We should always be grateful to them for their bravery. They not only pressured us to change our ways, they opened our eyes to the injustices in our midst. Growing up, I remember how often I was told by white elders that black folks liked to live on the other side of town, going to rundown schools and living through indignities. The civil rights movement helped me to see that was a pack of lies.


As Lincoln said about the abolition of slavery, the ending of Jim Crow and the beginnings of this new era were not only good for blacks but for whites, as well. The civil rights movement liberated people of every background to lead more fulfilling, more virtuous lives.


I also believe that when walls started coming down between the races, walls started coming down between North Carolina and the rest of America. A new economy and new society could finally take off.


Companies saw that this had become a good place to call home, to attract employees, to raise families, to pump life into our universities and to unleash a spirit of innovation.


My son Christopher is here, along with his family. From opening start-up hubs in Raleigh, Greensboro and Charlotte, Christopher can tell you firsthand how young entrepreneurs are eager to be here in North Carolina, sparking off each other, inventing new businesses, creating new jobs.


We haven’t reached our destination yet. These past few years have been especially tough on working people here. Whites still earn more than blacks, men more than women—particularly professional women. But we are still much better off than we once were.


The average North Carolinian now makes 85 cents for every dollar earned by others, and the dollar goes further due to a lower cost of living; our unemployment rate is below the national average; our universities are now first-class; Charlotte is known as the second biggest banking center in the country; Chapel Hill is one of the best places to live; Raleigh-Durham is abuzz with innovation and Greensboro is emerging as a hot destination for design.


Best of all, we are learning to live together as one people—black or white; male, female or transgender. Our children barely see the differences anymore.


That’s why so many native North Carolinians have proclaimed that we are proud to be from here and others have been proud to bring their families and businesses.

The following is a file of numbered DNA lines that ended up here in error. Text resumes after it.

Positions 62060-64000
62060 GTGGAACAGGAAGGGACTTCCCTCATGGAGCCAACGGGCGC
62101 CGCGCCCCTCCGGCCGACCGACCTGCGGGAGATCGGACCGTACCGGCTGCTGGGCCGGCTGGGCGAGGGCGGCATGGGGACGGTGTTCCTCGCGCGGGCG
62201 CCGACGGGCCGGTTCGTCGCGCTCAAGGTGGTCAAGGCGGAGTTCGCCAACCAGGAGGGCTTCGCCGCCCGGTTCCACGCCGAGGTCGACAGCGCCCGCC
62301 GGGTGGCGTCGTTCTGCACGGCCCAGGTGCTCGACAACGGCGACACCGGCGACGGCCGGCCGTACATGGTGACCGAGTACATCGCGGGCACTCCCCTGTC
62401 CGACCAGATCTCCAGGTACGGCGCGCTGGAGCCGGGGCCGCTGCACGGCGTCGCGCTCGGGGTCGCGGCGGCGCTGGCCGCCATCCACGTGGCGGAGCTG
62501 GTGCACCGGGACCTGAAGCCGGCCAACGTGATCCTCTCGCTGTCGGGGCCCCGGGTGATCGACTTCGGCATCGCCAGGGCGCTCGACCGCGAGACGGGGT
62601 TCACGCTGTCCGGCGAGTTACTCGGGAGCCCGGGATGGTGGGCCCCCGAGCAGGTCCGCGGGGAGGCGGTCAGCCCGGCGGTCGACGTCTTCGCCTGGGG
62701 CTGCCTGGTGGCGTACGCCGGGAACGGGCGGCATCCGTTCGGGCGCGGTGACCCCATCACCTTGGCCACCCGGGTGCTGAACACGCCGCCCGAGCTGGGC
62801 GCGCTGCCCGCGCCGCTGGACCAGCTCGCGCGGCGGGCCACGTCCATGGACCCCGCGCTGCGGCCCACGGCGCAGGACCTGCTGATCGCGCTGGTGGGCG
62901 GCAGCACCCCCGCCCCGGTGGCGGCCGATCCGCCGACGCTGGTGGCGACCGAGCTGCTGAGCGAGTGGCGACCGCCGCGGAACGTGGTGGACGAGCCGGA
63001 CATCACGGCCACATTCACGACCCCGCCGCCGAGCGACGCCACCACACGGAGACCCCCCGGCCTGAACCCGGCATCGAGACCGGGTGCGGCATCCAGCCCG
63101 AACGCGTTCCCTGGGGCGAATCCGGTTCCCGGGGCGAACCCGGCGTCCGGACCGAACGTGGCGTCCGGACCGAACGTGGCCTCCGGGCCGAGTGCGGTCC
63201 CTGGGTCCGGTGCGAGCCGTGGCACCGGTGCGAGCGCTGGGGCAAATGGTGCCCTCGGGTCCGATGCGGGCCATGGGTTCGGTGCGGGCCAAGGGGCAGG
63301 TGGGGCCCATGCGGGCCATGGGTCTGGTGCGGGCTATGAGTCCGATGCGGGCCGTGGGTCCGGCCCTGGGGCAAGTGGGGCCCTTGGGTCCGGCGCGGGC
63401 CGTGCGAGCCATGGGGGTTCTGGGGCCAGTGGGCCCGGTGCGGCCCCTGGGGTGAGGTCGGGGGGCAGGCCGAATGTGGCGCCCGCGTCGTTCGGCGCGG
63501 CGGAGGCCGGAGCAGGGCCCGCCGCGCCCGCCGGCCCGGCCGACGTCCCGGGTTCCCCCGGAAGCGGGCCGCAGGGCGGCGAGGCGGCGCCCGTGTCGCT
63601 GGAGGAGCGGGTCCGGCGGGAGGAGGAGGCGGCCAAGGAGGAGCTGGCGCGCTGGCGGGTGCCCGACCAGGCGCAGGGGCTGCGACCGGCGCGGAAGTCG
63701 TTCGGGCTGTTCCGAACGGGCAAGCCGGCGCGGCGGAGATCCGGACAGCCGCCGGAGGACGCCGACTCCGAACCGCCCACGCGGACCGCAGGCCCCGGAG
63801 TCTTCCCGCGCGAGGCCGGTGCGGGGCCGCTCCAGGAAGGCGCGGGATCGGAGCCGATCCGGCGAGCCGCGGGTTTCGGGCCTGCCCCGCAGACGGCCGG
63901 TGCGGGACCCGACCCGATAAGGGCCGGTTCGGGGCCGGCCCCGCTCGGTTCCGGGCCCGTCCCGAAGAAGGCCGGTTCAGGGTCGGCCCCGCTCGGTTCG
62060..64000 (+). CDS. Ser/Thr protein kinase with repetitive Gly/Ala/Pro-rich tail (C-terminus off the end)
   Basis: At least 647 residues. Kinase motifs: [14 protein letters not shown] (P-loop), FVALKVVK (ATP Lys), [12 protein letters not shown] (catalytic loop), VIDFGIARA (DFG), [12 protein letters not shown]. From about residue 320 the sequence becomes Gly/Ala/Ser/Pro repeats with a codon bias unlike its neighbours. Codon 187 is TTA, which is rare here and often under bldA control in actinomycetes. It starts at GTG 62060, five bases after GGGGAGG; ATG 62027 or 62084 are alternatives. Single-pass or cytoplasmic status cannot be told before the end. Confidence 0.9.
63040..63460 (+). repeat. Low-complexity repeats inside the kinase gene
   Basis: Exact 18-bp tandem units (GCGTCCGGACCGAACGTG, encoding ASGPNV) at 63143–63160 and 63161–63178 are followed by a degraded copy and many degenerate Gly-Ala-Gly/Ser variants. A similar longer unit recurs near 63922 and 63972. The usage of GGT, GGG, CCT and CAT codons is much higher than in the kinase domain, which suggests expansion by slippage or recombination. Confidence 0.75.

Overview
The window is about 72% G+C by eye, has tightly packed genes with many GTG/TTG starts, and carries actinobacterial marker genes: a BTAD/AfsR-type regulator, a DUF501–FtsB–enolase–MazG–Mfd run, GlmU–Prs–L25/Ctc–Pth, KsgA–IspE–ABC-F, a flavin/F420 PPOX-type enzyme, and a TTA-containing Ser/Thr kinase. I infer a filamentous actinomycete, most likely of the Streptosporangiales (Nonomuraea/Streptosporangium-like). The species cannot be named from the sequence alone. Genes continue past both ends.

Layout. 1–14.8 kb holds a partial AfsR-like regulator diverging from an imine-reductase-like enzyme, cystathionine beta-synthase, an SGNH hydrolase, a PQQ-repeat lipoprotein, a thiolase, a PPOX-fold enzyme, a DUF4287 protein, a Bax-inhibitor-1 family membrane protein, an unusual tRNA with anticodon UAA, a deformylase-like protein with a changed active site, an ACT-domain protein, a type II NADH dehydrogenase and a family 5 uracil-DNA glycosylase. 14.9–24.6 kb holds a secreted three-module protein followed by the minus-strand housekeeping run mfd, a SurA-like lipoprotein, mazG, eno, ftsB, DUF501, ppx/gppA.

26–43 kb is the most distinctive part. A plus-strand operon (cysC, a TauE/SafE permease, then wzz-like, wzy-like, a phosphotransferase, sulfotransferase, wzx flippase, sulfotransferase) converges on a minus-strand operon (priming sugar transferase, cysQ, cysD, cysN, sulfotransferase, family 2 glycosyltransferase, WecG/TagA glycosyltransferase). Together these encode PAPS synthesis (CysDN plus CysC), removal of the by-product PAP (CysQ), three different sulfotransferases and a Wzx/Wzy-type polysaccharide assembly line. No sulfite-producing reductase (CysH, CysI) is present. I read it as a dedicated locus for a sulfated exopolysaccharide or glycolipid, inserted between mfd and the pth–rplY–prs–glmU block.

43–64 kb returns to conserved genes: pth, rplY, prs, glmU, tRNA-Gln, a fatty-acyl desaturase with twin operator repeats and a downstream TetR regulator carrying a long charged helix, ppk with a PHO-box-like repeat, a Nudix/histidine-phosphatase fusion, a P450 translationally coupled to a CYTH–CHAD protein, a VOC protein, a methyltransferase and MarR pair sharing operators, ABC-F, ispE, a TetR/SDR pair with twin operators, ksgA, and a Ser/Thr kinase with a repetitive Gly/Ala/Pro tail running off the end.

Or at least, that’s where many of us thought we were until just a few years ago.


Then suddenly, without warning, dark clouds arrived. The moderation that characterized our state—the belief among Republicans and Democrats that we are all in this together—gave way to a new, angrier, extremist politics.


Let’s be clear: The people elected to state office got there fair and square. They had the gumption to run for public office, and voters chose them to serve. I am sure most of these newcomers also meant well.


But the signals coming out of the State Capitol in Raleigh have sent a thunderous message rolling out across America: That North Carolina is no longer a pioneer in advancing people of color, people who are gay, people living on the margins. Instead, many here want to go back, far back to a darker time.


This is not the place to re-litigate each and every issue, but what other message did state legislators intend when they:

  • Seriously restricted access to voting

  • Embraced a constitutional amendment to deny equal rights to gays and lesbians

  • Placed more restrictions on abortion

  • Enacted a flatter tax imposing heavier burdens on the less fortunate and lightening burdens for the wealthy

  • Rejected federal funding for Medicaid and unemployment benefits

  • And cut funds for public schools as well as state universities, our pride and joy.

This is not the North Carolina that we all loved—a North Carolina dedicated to equal opportunity and a growing, inclusive prosperity.


Now, incredibly, we have wandered into a needless fight over the bathroom rights of transgender people. It is hard to believe that we have broken two of the cardinal rules of politics: First, if it ain’t broke, don’t fix it. Second, leave as much power as you can in the hands of local people.


Until now, nothing seemed really broken. In the few instances when problems arose, good folks in places like Charlotte, Greensboro and Raleigh found ways to settle them without fanfare.


But the sudden rush by the state legislature to pass a law imposing a one-size-fits-all solution—and worse yet, a solution that seems to punish transgender people—has made North Carolina the poster child of backward-looking leadership. Now we are in the same headlines as Mississippi.